We have enjoyed some almost summer days in December of 2013.  The temperatures have managed to be between 70F and 80F more than once.  However, the seasons move relentlessly even here on North Carolina’s stunningly beautiful Southern Outer Banks.  Winter even here, not far from the south facing beaches of Emerald Isle, cannot be put off forever.

On December 10, 2013, we awoke to a low temperature of 64F and watched the temperature rise once again to nearly 70F before noon.  By 2PM a front had passed through the area and a third of an inch of rain fell on the area in just a few minutes.  The skies cleared to a beautiful blue, but the temperature starting falling rapidly.  By 6PM we were down to 44F.

Cooling temperatures and winter winds bring back our marsh friends.   Many have been visiting since early December including our most famous great egret of all, Frank 29x.  While great egrets and great blue herons seem to be happy in the summer to drop by for a quick visit or low tide wading snack, when winter approaches I am never surprised when I get squawked at late at night by one of the egrets or herons who have decided to spend the night near our dock.  It is an unusual winter morning when we have no large shore birds behind our home.

Anyone who has been around the big birds will quickly tell you that great blue herons are not exactly the friendliest of neighbors.  They often see you before you see them and that almost always results in a harsh squawk as they get in the air to escape whatever evil we had planned for them.

Great egrets are much friendlier birds and often will almost ignore you once they have seen you several times. You rarely get a loud noise out of them and they are not nearly as territorial as great blue herons.  However, Frank 29x is little bit of an exception.  He is pretty territorial for a Canadian and has been know to rout great blue herons from his patch.

We can often watch the large marsh birds while we are sitting at our kitchen table.  Sometimes later in the winter our marsh becomes so busy that we need air traffic control.  We have had dozens of cormorants come to visit at one time.  The cormorants are often followed by a handful of pelicans and it is not unusual for a couple of kingfishers to add to the excitement by having a few dogfights over the gut.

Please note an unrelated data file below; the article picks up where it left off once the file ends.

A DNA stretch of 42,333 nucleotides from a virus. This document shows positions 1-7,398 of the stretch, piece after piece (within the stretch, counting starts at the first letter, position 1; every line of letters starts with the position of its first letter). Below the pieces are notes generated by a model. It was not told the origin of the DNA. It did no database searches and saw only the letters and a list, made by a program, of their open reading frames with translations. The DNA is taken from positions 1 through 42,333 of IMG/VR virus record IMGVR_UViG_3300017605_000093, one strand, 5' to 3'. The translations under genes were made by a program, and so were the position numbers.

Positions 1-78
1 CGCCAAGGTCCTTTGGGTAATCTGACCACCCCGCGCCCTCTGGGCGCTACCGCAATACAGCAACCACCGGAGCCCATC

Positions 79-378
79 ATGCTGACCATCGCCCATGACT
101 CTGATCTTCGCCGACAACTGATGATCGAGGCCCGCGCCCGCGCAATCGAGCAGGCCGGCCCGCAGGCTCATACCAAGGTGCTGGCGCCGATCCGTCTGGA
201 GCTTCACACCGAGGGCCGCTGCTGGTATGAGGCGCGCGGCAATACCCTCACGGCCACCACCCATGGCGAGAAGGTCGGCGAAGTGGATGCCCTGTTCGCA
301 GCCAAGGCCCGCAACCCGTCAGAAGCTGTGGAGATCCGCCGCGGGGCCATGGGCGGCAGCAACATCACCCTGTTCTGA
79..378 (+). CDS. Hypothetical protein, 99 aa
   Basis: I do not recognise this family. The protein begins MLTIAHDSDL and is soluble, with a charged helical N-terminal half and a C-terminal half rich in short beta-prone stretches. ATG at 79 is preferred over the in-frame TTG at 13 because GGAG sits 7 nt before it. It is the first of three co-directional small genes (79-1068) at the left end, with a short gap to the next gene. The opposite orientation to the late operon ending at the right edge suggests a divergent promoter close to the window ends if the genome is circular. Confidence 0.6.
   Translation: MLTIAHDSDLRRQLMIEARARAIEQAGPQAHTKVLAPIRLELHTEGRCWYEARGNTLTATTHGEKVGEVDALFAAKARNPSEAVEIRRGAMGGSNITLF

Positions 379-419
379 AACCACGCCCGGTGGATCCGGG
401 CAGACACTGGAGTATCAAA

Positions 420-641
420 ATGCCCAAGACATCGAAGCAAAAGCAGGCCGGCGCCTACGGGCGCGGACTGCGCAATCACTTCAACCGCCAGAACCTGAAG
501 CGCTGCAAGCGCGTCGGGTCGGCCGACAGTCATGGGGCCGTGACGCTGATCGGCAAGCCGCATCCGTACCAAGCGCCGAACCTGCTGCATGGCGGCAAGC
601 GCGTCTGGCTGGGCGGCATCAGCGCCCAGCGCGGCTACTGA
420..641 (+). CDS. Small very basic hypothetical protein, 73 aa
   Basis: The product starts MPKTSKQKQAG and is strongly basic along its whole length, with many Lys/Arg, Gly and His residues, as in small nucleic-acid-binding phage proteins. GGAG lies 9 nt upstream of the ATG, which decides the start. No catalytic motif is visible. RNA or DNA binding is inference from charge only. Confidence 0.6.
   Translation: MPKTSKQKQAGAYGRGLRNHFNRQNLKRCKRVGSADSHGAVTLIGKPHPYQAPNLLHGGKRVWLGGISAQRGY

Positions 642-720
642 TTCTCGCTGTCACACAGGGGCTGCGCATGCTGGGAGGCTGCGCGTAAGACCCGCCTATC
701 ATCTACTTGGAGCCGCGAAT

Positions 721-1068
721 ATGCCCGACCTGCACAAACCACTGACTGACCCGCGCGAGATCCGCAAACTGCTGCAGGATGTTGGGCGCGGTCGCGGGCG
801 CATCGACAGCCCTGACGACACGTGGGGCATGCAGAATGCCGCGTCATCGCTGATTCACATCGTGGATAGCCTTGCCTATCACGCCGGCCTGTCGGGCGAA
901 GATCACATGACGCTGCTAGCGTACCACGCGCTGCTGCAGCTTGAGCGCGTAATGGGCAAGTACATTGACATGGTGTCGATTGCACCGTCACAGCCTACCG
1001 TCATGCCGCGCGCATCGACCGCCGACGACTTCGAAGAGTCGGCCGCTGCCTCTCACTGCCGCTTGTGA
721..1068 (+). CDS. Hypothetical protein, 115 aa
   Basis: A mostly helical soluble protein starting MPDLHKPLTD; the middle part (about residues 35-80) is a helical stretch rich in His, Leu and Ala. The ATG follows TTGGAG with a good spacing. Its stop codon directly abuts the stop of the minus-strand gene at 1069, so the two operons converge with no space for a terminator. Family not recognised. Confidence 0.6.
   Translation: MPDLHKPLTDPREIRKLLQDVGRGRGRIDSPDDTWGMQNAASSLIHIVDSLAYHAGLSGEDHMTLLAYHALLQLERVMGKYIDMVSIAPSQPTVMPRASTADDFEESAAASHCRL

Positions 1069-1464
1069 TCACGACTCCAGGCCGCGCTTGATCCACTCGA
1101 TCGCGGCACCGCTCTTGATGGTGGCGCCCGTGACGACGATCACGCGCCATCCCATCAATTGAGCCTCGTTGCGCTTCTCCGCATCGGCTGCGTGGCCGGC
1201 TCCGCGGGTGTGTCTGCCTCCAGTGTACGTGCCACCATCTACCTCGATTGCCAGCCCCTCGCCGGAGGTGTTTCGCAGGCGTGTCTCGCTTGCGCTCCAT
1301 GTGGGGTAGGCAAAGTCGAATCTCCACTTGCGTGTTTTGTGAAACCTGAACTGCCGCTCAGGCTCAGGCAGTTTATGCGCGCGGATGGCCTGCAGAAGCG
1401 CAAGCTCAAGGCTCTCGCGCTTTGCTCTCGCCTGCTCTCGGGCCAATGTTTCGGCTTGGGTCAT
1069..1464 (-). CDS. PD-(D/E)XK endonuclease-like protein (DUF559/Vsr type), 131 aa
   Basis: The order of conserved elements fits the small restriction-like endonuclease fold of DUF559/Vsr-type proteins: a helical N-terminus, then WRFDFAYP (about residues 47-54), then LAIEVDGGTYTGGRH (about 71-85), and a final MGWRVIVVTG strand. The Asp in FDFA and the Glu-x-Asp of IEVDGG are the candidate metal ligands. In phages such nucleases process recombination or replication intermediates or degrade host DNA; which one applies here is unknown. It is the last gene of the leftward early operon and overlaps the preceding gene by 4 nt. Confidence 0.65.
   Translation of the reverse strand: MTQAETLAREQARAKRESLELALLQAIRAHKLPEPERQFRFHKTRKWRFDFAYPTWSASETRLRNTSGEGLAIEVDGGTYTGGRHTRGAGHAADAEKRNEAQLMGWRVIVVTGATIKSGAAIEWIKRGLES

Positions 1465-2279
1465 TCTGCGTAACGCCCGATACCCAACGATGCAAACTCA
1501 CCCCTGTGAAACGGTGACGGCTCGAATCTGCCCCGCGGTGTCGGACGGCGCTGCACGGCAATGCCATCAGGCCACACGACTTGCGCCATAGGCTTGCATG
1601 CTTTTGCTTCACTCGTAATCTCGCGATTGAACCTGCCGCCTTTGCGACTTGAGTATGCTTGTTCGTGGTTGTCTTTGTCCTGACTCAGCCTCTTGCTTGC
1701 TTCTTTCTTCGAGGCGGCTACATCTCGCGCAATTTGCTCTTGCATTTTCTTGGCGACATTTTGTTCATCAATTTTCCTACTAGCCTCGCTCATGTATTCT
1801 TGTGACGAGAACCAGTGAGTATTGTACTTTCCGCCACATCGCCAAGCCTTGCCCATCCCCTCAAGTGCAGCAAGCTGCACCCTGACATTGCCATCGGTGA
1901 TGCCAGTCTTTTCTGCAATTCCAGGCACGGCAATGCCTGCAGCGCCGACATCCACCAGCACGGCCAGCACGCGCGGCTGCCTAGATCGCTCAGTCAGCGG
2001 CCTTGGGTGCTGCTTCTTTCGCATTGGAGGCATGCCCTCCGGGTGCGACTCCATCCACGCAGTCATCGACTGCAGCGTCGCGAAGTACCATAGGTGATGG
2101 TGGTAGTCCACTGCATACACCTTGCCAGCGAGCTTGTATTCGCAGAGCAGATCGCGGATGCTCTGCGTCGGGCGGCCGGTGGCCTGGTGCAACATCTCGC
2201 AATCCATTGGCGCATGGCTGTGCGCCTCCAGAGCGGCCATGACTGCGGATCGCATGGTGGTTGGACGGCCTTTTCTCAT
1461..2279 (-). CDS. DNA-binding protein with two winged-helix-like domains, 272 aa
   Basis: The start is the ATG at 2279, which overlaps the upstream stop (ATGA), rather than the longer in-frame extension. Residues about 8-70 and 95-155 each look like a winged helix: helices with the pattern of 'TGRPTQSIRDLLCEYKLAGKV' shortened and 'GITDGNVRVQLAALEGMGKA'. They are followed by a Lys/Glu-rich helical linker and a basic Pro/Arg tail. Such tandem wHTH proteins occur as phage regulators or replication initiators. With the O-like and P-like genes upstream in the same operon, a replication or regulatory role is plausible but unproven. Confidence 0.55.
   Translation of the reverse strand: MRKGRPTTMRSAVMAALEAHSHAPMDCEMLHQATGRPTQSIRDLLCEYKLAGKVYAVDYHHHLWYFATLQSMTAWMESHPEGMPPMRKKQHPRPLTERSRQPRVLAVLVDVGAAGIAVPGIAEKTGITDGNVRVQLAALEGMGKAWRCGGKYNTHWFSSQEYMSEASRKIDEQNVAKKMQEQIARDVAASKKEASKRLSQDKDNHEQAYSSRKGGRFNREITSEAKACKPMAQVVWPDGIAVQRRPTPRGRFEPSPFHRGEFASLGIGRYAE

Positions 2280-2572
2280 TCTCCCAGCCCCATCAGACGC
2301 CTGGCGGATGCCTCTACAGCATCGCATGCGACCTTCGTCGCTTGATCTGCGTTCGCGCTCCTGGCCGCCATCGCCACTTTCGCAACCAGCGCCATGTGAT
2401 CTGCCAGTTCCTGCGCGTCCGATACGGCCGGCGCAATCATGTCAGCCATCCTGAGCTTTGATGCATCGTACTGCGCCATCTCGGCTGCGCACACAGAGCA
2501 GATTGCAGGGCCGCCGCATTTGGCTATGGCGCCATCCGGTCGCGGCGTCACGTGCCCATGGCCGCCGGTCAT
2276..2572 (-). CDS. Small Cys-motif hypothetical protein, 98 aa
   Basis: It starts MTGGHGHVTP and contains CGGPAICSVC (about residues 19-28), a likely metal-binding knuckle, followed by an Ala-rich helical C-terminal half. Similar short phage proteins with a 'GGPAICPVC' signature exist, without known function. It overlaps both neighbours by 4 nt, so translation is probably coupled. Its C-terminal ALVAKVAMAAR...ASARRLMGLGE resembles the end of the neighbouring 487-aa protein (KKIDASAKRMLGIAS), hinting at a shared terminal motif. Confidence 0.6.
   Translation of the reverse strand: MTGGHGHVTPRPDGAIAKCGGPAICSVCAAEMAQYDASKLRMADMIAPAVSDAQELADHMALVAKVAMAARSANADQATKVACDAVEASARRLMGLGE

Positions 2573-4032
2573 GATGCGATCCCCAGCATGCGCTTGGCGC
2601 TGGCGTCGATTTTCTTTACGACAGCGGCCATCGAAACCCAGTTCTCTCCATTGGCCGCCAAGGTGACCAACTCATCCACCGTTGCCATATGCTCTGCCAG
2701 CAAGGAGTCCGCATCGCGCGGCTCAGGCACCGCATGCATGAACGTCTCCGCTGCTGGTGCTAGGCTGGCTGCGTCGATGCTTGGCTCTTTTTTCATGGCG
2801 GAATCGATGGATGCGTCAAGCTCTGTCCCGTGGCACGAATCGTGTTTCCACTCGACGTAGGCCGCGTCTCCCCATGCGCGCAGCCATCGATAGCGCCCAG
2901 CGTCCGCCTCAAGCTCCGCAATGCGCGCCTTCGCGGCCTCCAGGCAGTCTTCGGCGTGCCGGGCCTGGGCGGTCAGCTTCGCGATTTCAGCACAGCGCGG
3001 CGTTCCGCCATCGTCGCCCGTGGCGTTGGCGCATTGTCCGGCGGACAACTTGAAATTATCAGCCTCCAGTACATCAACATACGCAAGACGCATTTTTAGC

If we are lucky we also get a few ducks to add into the mix.  We often have the tiny grebes but sometimes we get lucky and have some beautiful hooded mergansers.

While feathered friends are often the most visible, some of our most entertaining visitors are otters.  Last year a pair of otters graced our inlet for several weeks.  This year we have seen one otter so far.

Of course we have other birds from pileated and red-headed woodpeckers to bluebirds and cardinals with us most of the winter.  During our summer in December the birds have really been enjoying themselves and with their chatter it often sounds more like spring than winter.

We are fortunate that the marsh rarely freezes over.  Even when it does, the ice usually melts before noon.  The one time we had ice that lasted more than a day, I dropped my skiff in the water and turned it into an ice breaker.  After watching a great blue heron try to learn how to skate,  I thought it was the least that I could do.

With luck, the winter of 2013 will not last long, and we can get back to enjoying the water whenever we please instead of waiting for a really nice day.  In the meantime, we will enjoy the company of the big and little birds and hope the otters find their way back here to entertain us.  Life on the edges of the marsh is pretty neat as you can see from all the photos that you can reach from the linked post.

In the next few weeks I will be sending out our first Crystal Coast Newsletter, if you would enjoy reading a brief post about our area, please sign up below.  Your information will only be used for this monthly newsletter and will never be shared with anyone or used for any other purpose.

Sign-Up for monthly Crystal Coast Life Newsletter